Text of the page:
Florence Egan told of how when she first joined St. Martha Parish, Point Pleasant, about 10 years ago, she was the parish secretary. But her love for working with youth and continued desire to become more involved in the parish eventually led to a full-time position as coordinator of the parish’s junior high youth ministry and Confirmation preparation program.
Participating in ILEM, “seemed like the next progressive step in ministry for me,” Egan said. She noted that she also holds certification through the diocesan Certificate Program for Parish Administrators sponsored by the diocesan Office of Catechesis.
ILEM, Egan said, has not only helped her to grow in her own spirituality, but through her formation, she feels that she is better able “to give back to the people” she serves.
Madden described the ILEM commissioning as being “probably one of the most moving experiences of my life.”
“To be part of it and to be with the others in my class today was the beginning of a new phase of that journey that was very poignant,” said Madden of Sacred Heart Parish, Mount Holly, where he serves on the RCIA team and has helped to facilitate a Scripture study program. He is also pursuing certification as a spiritual director which he feels he is being called to as his “primary ministry in the parish and perhaps even beyond the parish.”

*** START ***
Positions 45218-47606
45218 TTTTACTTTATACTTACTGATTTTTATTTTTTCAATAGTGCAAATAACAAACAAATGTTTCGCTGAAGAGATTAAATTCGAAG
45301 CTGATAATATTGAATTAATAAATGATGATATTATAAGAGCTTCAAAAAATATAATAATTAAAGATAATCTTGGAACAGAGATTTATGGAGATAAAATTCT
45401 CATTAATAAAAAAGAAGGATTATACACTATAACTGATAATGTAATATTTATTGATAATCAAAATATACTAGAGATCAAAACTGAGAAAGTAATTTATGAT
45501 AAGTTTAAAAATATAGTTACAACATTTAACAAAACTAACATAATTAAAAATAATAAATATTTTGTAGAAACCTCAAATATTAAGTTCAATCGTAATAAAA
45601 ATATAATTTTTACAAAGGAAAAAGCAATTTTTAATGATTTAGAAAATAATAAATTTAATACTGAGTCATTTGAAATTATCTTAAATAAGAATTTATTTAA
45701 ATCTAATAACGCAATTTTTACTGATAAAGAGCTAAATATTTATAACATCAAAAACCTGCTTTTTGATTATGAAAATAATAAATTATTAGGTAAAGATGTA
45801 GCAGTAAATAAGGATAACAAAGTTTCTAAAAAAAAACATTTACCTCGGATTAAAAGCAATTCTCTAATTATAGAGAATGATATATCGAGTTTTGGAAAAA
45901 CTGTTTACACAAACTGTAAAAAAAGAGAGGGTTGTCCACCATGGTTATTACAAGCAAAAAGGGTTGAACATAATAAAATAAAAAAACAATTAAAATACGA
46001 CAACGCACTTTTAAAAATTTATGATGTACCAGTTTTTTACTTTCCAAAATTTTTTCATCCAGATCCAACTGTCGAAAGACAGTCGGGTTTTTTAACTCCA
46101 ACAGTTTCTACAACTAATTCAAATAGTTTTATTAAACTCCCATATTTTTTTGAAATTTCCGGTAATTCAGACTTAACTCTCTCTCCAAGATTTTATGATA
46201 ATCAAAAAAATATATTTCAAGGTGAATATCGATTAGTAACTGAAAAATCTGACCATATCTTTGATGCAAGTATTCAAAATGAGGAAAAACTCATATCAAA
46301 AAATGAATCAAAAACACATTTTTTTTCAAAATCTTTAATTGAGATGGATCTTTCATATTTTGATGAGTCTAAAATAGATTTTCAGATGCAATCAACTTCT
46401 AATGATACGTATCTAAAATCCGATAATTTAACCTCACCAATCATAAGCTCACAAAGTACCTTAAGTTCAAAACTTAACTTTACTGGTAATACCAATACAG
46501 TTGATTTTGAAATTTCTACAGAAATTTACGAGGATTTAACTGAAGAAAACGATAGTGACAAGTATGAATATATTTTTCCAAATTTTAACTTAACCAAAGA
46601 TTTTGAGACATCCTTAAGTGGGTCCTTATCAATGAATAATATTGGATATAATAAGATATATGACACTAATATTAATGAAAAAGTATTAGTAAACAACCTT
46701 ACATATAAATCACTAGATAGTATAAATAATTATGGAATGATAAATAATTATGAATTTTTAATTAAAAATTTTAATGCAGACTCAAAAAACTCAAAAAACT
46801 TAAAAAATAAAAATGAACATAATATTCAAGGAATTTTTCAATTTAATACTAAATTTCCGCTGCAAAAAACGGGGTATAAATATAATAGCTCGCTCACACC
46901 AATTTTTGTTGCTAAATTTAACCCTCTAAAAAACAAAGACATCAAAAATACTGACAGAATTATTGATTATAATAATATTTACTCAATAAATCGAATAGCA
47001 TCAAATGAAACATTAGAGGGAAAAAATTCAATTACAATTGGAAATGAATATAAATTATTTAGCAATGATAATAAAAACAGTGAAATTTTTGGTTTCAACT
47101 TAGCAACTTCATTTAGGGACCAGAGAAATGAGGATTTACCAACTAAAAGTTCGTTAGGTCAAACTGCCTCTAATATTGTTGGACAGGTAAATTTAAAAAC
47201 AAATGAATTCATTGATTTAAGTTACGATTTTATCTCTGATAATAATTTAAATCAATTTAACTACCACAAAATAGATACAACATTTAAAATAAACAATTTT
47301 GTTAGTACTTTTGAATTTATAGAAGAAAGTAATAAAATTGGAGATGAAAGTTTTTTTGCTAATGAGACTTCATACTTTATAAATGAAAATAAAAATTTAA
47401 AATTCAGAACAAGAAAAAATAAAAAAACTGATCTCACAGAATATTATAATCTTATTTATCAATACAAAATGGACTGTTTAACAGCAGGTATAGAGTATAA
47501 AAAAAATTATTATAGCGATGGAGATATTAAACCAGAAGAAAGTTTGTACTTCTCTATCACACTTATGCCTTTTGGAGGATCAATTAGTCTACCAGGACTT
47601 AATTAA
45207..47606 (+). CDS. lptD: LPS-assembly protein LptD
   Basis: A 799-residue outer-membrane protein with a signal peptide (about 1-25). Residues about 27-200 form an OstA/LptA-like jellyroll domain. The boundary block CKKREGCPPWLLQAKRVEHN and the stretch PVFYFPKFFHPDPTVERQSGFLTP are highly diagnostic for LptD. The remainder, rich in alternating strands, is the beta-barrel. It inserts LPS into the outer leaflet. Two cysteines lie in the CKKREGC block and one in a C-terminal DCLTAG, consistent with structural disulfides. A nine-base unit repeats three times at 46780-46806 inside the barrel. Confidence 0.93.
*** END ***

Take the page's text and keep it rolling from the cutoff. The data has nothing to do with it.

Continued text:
“In terms of a vocation, I felt more called to lay ecclesial ministry and it has been a very fulfilling and spiritually uplifting experience,” said Madden.
Darlene Gavin Wilson holds a bachelor’s degree in biology from Rutgers University, New Brunswick, a master’s degree in public administration from Rider University, Lawrenceville, and her full-time work is “being a mom” to her two children.
But it was her background as a parish organist and love for her longtime work with youth and children that led Gavin Wilson to pursue ILEM and earn a master’s degree in theology from La Salle University.
Gavin Wilson, who currently serves as the youth minister and youth choir director in St. George Parish, Titusville, said that ILEM provided her with the formation – academic, spiritual, human and pastoral – she felt she needed to continue her work in a more effective manner.
All of us, she said, “are called by our Baptism to do God’s work and until you answer that call, you can read as many books as you want, do as many Bible studies as you like, go to Mass and receive the Sacraments,” she said. “God gives you the talents and then it’s up to you to share them with others.”[[In-content Ad]]